Mosquitoes hunt their prey by smell, so there's some evidence, but they might choose people who smell a certain way. This is also true for animals, and some mosquito species prefer one type of animal to another.
You could say that if you get bitten a lot more than the rest of the people in your family, you're just the lucky one that smells good to mosquitoes.
In the United States, we are fortunate that most of the mosquitoes we encounter don't carry any serious diseases. However, that's not the case everywhere.
Many parts of the world have severe and potentially deadly mosquito-borne diseases. Mosquitoes are the deadliest animal in the world.
If you are travelling outside of the United States, there is a chance that you will encounter one of the following diseases:
All of these diseases can be serious and even life-threatening. This is why it’s recommended to speak to your doctor about prophylactic medication and preventative measures if you are going to visit any areas that have these diseases.
When it comes to mosquito bites, instead of asking how long it takes mosquito bites to go away, the better question is how to avoid being bitten.
While it's not always possible to avoid mosquitoes altogether, there are several things you can do to avoid being bitten.
First, if you live in an area that has a large mosquito population, make sure that your windows screens and screen doors are in good repair and closed at all times. This will prevent mosquitoes from entering your home, which makes it less likely that you will be bitten while you sleep.
Next, invest in a high-quality mosquito repellent. There are some natural versions on the market, but they're not as potent as some commercial options. If you are more worried about the effects of insecticides, and there are no severe mosquito-borne diseases in your area, you can still try the natural options. Be sure to apply any repellent you use liberally before you leave the house.
Avoid areas where there is a lot of standing water. Mosquitoes breed in standing water, and many will not fly further than one or two miles from where they hatch. So, if you avoid those areas, you can avoid much of the mosquito population.
Find out if your city or town has a mosquito spraying program. Often, cities that struggle with mosquitoes in the summertime will spray in the spring to avoid mosquito overpopulation. If you know that there is a mosquito breeding ground near your home, you can ask that they be included in their spraying operations.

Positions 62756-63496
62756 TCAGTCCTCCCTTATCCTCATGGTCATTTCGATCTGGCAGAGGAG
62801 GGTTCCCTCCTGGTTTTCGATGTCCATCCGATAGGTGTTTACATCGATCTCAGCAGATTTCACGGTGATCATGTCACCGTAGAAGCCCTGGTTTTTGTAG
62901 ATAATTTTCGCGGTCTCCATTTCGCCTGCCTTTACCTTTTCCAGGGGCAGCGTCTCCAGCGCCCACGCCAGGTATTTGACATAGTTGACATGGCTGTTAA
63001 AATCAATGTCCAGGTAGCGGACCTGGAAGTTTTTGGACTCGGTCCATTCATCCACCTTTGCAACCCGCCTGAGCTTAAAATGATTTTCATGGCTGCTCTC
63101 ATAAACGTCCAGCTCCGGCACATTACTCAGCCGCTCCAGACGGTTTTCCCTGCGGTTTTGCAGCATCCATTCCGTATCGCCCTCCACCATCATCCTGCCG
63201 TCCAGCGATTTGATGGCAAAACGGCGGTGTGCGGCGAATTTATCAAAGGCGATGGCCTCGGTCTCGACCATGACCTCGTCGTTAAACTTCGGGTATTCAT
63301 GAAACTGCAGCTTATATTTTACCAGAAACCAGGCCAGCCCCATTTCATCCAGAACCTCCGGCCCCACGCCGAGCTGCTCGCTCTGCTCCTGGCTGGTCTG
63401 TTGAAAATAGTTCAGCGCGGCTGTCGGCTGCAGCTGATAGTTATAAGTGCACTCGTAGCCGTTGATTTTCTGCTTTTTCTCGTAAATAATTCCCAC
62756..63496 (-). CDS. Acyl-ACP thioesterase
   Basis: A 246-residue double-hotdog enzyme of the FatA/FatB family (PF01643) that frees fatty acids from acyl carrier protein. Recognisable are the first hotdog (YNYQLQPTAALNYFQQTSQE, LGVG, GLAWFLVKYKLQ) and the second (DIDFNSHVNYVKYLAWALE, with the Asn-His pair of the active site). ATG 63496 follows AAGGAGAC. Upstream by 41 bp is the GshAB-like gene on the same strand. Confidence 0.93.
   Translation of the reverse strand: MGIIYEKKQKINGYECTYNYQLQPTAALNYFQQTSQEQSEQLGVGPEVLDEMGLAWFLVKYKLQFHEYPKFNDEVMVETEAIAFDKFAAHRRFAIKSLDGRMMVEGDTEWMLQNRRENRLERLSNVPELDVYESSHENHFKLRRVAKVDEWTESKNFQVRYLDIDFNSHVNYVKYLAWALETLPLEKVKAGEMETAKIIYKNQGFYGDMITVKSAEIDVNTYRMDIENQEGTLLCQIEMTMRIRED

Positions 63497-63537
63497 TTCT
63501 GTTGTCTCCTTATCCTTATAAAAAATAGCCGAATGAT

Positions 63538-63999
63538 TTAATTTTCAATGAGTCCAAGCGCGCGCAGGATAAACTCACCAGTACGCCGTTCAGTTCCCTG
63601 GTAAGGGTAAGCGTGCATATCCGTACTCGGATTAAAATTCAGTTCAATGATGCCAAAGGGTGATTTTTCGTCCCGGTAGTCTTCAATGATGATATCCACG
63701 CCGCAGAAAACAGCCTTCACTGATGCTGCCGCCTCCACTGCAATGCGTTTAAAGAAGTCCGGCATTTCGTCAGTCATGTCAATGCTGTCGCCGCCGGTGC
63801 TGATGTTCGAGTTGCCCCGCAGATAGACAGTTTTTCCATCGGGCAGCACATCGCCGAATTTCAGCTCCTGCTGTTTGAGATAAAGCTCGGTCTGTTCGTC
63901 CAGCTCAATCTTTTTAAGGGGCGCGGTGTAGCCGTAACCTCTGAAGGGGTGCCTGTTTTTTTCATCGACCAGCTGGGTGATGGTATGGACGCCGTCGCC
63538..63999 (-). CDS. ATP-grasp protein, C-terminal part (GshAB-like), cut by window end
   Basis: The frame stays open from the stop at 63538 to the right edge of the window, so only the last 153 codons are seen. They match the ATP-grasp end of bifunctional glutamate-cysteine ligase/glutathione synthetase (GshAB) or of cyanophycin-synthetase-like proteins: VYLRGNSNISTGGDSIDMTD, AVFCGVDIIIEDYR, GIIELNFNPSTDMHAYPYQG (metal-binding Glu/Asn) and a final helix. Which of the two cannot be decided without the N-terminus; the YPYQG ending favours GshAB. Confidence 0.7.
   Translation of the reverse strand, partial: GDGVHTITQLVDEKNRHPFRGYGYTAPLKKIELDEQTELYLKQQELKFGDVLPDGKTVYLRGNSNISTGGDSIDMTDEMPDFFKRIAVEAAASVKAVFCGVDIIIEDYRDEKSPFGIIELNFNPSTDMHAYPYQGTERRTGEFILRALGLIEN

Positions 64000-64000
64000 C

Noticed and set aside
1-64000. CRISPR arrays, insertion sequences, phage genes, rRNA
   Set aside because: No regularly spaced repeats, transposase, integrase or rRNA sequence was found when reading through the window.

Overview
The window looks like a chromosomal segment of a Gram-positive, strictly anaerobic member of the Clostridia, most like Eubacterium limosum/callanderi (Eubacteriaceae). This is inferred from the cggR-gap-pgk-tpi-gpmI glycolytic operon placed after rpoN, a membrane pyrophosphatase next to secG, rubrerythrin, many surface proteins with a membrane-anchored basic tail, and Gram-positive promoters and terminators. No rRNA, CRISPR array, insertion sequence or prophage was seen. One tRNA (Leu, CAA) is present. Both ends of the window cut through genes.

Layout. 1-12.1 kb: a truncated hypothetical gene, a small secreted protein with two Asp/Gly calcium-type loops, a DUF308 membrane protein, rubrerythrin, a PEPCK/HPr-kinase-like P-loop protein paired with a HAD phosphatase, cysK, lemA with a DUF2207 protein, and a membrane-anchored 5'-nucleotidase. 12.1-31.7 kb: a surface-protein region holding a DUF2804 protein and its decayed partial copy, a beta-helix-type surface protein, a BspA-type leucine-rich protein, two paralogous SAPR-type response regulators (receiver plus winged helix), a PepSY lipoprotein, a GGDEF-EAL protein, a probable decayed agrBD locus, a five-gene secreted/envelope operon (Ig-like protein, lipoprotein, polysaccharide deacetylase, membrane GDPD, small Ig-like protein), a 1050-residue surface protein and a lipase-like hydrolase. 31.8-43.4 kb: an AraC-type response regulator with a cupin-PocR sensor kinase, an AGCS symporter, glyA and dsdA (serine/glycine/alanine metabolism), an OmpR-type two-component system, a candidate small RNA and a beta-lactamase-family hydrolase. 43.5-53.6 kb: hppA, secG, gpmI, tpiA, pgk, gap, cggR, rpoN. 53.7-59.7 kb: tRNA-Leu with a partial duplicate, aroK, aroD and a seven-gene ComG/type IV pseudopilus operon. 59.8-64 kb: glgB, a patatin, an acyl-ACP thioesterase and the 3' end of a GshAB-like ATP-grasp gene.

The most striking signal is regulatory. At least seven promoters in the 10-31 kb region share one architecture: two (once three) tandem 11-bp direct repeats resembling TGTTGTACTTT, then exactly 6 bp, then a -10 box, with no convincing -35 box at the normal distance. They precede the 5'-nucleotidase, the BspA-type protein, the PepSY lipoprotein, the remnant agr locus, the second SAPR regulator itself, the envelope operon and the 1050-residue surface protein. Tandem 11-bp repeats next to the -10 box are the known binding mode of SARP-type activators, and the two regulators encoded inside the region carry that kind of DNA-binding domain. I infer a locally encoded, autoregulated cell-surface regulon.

Finally, make sure that you are covered up as possible whenever you might come into contact with the mosquito. This could mean wearing long pants and long sleeves when you're out on a hike or using mosquito Nets and similar devices when you're sleeping.
Many devices on the market claim to keep mosquitoes away from your home. Some, like bug zappers, have some success in getting rid of insects like mosquitoes; others, like citronella candles, produce a scent that mosquitoes don't like, and there are even ultrasonic devices that claim to repel mosquitoes and other pests.
Mosquitoes are one of the weakest flyers in the insect world. So often, all it takes to keep them away from you is to have moving air while you sleep or spend time outdoors. Often all it takes is a fan on a medium setting to relax and enjoy some mosquito-free downtime.
Many of the options on the market are less successful than they might claim. So, while you can certainly try them to reduce the number of mosquitoes you deal with, it's best to use a good repellent and cover-up as well.
If you like to spend time out of doors in the summertime, a screened-in porch or gazebo with screens is an excellent way to enjoy bug-free outdoor time.
If your home has a lot of mosquitoes during the summer, there's a good chance that there's a reasonably large amount of standing water nearby. Since mosquitoes breed in standing water, it's fair to assume that they're breeding near to your home, so your first course of action should be to find and eliminate their breeding ground.
Another option you could pursue is connecting with a professional pest control specialist. They will have access to products and equipment that you might not be able to get as a consumer and can use the same to reduce the number of mosquitoes you have to deal with.
As you can see, rather than asking how long mosquito bites last, you should ask how to keep mosquitoes away from you. in this case, prevention is better than cure. While you might be able to find out when do mosquito bites go away, you'll still have to deal with the itching and misery while you wait.
If you are one of the few people who do have a severe reaction to mosquitoes, it's even more critical that you speak to your doctor about effective methods of avoiding being bitten. In this case, it's really not about how long it takes mosquito bites to go away but how to protect yourself from potentially severe reactions.